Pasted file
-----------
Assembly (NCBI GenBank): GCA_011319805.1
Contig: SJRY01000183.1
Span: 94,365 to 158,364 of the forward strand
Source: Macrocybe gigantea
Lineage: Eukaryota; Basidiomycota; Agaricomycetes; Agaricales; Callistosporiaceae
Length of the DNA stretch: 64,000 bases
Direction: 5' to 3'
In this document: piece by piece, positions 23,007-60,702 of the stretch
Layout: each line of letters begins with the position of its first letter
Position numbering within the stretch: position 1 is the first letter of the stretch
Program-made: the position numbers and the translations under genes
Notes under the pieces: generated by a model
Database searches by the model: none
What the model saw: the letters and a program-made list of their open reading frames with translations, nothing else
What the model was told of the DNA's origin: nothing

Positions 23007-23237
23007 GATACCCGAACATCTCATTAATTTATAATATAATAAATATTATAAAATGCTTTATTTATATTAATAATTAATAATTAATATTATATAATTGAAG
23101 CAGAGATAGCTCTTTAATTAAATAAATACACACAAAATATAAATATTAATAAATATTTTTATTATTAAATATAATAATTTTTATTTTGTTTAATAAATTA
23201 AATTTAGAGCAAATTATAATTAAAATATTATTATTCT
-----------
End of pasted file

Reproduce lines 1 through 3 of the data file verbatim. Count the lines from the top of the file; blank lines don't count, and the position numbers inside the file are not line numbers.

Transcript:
Assembly (NCBI GenBank): GCA_011319805.1
Contig: SJRY01000183.1
Span: 94,365 to 158,364 of the forward strand